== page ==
The simplest delineation of copyright rules is set out BEAUTIFULLY by Daniel J Lewis in Copyright Laws for Bloggers and Podcasters. http://theaudacitytopodcast.com/tap077-copyright-laws-for-bloggers-and-podcasters/. Sarah Ovenall, a collage artist also gives a nice description. http://www.funnystrange.com/copyright/. But nitty gritty explanations are helpful, too. Stanford University has a website with up to date copyright basics and explanations of the the fair use exception to copyright protection. See http://fairuse.stanford.edu/overview/fair-use/four-factors/
Good news and bad news … in the reverse order: Bad news: when you have a tricky question on copyright, its really best to consult a lawyer. Good news: there are lots of resources for artists including the FREE resources of the Washington Area Lawyers for the Arts. When you contact them, as I have, you need to give them a few weeks lead time to find a lawyer and for you to set up a conversation with that lawyer and give them time to answer your question. They also hold seminars for artists. Their website is http://waladc.org.
Don’t think of copyright as only your enemy as a creative. It can also be your friend. For example, you may want to license your work for use. Here is a site that I came across that helps artists and designers do just that. http://blog.kunvay.com/what-every-freelancer-and-graphic-designer-needs-to-know-about-copyright/. And you own your images when you make them. It helpful however to put (c) (year created) Your Name on the work to provide people with notice that you own the work. You can also send slides, photographs or cds, etc to the copyright office to register your work. This provides you with additional protections against anyone taking your work and trying to pass it off as their own or dilute your market.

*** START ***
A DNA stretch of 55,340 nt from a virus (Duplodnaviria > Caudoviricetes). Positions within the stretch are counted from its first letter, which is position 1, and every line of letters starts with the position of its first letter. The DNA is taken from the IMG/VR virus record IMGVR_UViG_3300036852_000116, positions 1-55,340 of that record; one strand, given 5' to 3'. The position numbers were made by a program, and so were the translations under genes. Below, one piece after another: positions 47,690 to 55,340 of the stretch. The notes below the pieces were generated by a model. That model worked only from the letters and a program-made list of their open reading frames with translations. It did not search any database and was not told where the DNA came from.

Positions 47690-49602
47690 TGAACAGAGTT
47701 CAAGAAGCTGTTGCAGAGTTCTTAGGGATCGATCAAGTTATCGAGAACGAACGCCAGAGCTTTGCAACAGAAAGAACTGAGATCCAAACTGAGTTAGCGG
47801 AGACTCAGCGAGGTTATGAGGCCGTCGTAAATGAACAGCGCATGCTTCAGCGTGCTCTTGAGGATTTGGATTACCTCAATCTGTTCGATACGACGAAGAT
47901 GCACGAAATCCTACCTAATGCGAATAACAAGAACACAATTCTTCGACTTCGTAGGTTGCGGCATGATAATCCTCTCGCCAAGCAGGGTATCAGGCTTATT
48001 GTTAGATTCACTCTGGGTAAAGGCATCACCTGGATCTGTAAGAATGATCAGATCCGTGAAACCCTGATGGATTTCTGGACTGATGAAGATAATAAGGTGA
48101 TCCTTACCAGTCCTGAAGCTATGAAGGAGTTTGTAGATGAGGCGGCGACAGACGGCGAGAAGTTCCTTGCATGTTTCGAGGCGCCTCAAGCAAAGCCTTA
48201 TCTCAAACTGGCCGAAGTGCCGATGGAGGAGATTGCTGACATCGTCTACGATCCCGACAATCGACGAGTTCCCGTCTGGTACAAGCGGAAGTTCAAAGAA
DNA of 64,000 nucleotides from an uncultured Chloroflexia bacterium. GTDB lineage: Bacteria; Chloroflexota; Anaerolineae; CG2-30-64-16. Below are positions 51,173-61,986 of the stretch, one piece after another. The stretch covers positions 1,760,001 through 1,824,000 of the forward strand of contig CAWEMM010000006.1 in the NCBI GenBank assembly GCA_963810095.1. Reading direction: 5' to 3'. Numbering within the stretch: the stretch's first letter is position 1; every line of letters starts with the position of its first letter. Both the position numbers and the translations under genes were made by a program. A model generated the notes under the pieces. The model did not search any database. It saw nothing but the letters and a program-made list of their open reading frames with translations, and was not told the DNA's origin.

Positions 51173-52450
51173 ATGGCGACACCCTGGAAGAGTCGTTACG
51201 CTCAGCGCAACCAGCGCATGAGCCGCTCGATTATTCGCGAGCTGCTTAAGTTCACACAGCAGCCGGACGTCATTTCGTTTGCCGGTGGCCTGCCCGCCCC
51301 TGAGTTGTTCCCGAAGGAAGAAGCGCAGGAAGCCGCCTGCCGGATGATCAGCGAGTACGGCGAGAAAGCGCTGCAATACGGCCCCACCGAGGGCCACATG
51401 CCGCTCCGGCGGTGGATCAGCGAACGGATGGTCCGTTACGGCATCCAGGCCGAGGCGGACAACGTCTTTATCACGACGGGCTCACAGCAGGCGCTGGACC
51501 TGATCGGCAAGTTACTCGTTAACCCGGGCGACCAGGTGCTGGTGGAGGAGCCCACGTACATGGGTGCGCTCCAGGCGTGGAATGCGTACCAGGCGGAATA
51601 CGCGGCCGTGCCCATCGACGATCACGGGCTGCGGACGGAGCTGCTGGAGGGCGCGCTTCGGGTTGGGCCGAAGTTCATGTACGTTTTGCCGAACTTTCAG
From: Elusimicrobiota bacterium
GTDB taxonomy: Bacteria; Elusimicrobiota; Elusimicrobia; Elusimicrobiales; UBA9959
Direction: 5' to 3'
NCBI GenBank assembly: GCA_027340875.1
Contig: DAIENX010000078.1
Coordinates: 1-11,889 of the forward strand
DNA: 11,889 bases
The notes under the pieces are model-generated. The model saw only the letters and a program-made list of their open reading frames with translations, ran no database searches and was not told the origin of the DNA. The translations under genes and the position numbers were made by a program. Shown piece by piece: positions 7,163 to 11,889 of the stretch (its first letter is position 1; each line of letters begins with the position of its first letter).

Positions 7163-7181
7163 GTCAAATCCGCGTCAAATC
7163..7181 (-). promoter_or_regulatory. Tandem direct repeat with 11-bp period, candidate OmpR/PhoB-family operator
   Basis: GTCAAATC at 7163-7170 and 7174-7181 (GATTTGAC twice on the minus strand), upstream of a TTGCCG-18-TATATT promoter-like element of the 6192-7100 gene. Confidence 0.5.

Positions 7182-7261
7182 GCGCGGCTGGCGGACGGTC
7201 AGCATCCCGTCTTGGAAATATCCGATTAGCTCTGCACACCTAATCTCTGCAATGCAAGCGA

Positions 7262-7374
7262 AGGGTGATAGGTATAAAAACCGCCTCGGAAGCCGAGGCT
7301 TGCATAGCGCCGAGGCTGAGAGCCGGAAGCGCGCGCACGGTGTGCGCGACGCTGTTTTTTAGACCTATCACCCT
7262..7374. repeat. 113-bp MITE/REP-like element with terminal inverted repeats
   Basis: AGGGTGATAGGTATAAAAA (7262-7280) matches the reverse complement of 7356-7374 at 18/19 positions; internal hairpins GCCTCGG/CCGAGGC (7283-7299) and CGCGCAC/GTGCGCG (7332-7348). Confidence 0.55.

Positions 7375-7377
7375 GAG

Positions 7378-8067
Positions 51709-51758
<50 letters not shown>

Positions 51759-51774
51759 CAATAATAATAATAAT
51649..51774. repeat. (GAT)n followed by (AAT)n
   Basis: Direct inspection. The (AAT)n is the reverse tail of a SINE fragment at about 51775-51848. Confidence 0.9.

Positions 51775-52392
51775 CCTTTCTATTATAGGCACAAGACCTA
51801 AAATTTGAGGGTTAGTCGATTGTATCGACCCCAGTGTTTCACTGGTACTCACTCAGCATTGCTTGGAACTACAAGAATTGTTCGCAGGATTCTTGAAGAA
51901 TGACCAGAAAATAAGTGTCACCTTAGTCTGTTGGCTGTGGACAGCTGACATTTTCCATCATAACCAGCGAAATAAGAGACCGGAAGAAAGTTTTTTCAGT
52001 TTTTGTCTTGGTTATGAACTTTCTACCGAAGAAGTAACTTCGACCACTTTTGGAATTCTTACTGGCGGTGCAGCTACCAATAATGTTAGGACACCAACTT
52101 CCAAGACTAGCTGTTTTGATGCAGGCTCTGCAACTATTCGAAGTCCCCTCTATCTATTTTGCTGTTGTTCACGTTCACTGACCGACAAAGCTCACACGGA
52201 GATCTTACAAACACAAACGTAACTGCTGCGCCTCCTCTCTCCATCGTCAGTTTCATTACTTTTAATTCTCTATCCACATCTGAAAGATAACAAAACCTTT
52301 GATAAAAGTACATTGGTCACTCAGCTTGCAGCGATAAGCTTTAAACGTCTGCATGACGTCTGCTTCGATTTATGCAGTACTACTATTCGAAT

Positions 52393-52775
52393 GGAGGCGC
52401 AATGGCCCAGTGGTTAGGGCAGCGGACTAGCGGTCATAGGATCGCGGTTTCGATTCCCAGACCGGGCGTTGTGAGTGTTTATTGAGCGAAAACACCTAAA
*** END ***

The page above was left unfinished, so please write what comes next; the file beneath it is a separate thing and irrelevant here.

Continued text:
The following is MY understanding of the copyright laws. I am NOT a copyright lawyer, and I don’t play one on TV. Thus, the following summary just synthesizes my understanding of copyright laws as it effects the use of these items.
USE OF IMAGES
If you are using an image in the context of sharing news, or commenting on something or parodying it, you are in pretty good shape. Similarly, you can use an image for purposes of teaching, but the image needs to be shared only with the students in the class. Thus, it would need to be on a blog that is limited to those individuals. The image should be attributed to its maker and its source.
The safest, no-cost images to use are those that are in the public domain or are your own images, pictures and drawings. You can find public domain images at sites like Wikipedia Commons, http://commons.wikimedia.org/wiki/Main_Page, which has images, sounds and videos, or flickr’s Creative Commons, https://www.flickr.com/creativecommons/. Additionally, you can research which images are in the public domain through standard Google Searches. Or you can purchase licenses to use images from a number of new sources, apimages.com, or stock agencies such as istockphoto.com.